“A sword of lead cannot cut, and a dragon of clay cannot fly … Both Vaisesika and Samkhya use the term “truth (tai)” and some use the name “Buddha” for Brahma and Narayana … however, none of them know the cause of attaining Nirvana and they strive in vain to seek after the wisdom of deliverance.” In other words, using the words “truth” and “Buddha” does not make their views true or Brahma a Buddha. “The Great Buddha, the World Honored One, therefore preached the Goat Vehicle in order to save the people from extreme suffering.” Kukai here refers to the parable of the Burning House in the Lotus Sutra, where carts drawn by goats, deer, and oxen are compared to the Vehicles of the sravakas, the pratyekabuddhas and the bodhisattvas respectively. So, the fourth stage is that of the sravakas (those who follow the teachings of the historical Buddha). It is, for Kukai, where Buddhism came into being, but his first assessment was “beware of words,” and do not confuse the provisional teachings of the Buddha, who had to adjust his method to the rather low capacities of most of his followers, with an expression of absolute truth, that which the Lotus Sutra presents in its last fourteen chapters.
Fifth Stage: The Mind Freed from the Seed of the Cause of Karma
“This is the mind to be realized and held by the pratyekabuddhas who live alone or in a group among themselves. They meditate on the Twelve Links of Causation and have a strong aversion to the world of samsara. Falling flowers and leaves evoke in them a keen awareness of the transitory nature of the phenomenal world of birth, growth, change, and destruction. They live in forests or in villages, keeping strict silence and devoting themselves to the practice of concentration with the aim of uprooting the tree stump of ignorance, the seed of karmic force and defilements … They may lead others to salvation with their supernatural power of transformation but not by oral instruction. Since they lack a sense of great compassion toward others, they are not equipped with the knowledge of expedient means in guiding people; they are concerned about extinguishing their own sufferings and about realizing Nirvana.” So, at this fifth stage, escape from the round of rebirths is achieved, but the pratyekabuddhas’ inability to transmit the teachings would lead to the disappearance of Buddhism.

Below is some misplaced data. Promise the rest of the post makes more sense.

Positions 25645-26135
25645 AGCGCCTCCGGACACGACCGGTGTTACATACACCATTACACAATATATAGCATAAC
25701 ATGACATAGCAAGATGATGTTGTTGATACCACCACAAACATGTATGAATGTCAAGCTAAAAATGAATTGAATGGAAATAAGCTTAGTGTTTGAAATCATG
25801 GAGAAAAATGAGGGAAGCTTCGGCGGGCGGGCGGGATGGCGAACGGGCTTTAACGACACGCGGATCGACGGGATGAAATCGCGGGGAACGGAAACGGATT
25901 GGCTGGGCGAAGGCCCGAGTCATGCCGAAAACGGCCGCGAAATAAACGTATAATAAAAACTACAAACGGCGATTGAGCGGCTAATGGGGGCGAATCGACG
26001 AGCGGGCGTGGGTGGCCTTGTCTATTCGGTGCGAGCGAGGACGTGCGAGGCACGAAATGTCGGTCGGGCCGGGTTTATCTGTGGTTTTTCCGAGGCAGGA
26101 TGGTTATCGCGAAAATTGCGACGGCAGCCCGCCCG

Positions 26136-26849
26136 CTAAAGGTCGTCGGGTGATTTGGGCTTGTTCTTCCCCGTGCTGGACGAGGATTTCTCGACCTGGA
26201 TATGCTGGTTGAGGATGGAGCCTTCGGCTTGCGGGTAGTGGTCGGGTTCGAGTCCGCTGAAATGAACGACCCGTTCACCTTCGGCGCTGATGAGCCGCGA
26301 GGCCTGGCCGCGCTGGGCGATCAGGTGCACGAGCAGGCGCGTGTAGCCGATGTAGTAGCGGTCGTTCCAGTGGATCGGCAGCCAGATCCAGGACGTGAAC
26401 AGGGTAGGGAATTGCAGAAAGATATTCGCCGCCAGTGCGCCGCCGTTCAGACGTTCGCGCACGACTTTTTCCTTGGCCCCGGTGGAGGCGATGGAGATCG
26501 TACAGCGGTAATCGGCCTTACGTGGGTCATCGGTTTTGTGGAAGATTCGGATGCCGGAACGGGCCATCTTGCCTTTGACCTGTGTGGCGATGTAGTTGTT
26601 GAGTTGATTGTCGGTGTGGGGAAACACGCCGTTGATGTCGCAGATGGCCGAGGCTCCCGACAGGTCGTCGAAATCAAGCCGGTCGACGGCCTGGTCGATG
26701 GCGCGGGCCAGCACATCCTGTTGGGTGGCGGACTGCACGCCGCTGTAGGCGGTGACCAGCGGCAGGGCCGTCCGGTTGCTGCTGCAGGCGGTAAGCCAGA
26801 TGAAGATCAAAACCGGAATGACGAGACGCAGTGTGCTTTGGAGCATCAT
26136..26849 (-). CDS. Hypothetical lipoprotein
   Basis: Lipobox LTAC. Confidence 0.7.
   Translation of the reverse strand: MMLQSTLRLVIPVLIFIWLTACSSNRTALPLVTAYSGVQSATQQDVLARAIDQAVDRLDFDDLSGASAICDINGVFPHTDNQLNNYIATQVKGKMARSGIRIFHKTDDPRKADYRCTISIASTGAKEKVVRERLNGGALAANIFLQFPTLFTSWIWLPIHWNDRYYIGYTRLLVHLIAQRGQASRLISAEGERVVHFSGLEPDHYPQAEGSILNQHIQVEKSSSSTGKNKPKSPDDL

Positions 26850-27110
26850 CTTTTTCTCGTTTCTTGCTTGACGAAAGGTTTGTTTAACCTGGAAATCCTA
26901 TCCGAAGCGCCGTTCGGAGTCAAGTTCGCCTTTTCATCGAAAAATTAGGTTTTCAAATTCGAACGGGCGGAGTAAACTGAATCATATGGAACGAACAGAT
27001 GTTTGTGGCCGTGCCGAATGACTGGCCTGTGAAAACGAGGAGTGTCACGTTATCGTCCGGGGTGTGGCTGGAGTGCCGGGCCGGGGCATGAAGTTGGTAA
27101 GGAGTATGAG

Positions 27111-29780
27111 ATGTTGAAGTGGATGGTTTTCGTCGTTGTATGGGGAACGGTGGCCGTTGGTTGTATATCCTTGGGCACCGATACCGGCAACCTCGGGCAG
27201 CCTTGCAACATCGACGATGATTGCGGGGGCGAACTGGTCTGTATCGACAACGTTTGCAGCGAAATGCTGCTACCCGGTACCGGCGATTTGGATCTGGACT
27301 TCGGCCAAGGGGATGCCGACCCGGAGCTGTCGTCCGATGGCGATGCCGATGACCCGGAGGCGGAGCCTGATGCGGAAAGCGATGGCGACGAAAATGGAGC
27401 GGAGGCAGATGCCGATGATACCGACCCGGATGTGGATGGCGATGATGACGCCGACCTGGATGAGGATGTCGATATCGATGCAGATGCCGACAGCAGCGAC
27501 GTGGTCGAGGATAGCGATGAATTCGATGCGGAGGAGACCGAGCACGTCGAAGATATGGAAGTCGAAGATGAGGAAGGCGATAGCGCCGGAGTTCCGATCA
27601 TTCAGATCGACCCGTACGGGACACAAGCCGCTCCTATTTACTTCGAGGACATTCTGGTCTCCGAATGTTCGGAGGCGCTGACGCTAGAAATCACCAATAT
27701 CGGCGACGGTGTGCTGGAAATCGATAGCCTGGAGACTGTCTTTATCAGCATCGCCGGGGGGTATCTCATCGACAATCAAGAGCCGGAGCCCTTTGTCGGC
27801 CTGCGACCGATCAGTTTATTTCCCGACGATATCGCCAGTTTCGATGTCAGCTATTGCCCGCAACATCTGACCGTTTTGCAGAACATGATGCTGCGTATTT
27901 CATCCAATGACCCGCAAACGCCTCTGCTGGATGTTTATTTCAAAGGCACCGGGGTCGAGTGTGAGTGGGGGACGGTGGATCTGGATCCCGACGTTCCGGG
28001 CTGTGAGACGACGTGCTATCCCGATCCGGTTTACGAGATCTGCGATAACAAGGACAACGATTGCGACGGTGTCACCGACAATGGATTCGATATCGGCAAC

Sixth Stage: The Mahayana Mind with Sympathetic Concern for Others
“Here is a Dharma for bodhisattvas known as the Vehicle of sympathetic concern for others … They meditate profoundly and meticulously on the alaya-consciousness and pay close attention to the data of mind, which are nonsubstantial like phantoms or flames of fire.” Using a military-like metaphor to describe the stance of the Yogacara’s “mind-only” school, Kukai continues: “They construct, as it were, the walls of the city of samadhi and install therein the general of “mind-only”; fighting victoriously against a host of tempters, they overcome the leader of the bandits which are the defilements … The result thus attained is the ultimate state in which genuine peace can be found; any attempt at describing it is beyond verbalization … The reason why this religious mind is called the mind concerned with others is that it is concerned with the salvation of all sentient beings in the entire world.” As Hakeda notes, at this stage “compassion arises unconditionally; this is the first instance of great compassion.” He also remarks that chronologically Madhyamaka (2nd century CE) is prior to Yogacara (5th century CE), but because Shingon had a close relationship with Madhyamaka, Kukai wanted to rank it higher in the Ten Stages.
Seventh Stage: The Mind That Realizes that the Mind Is Unborn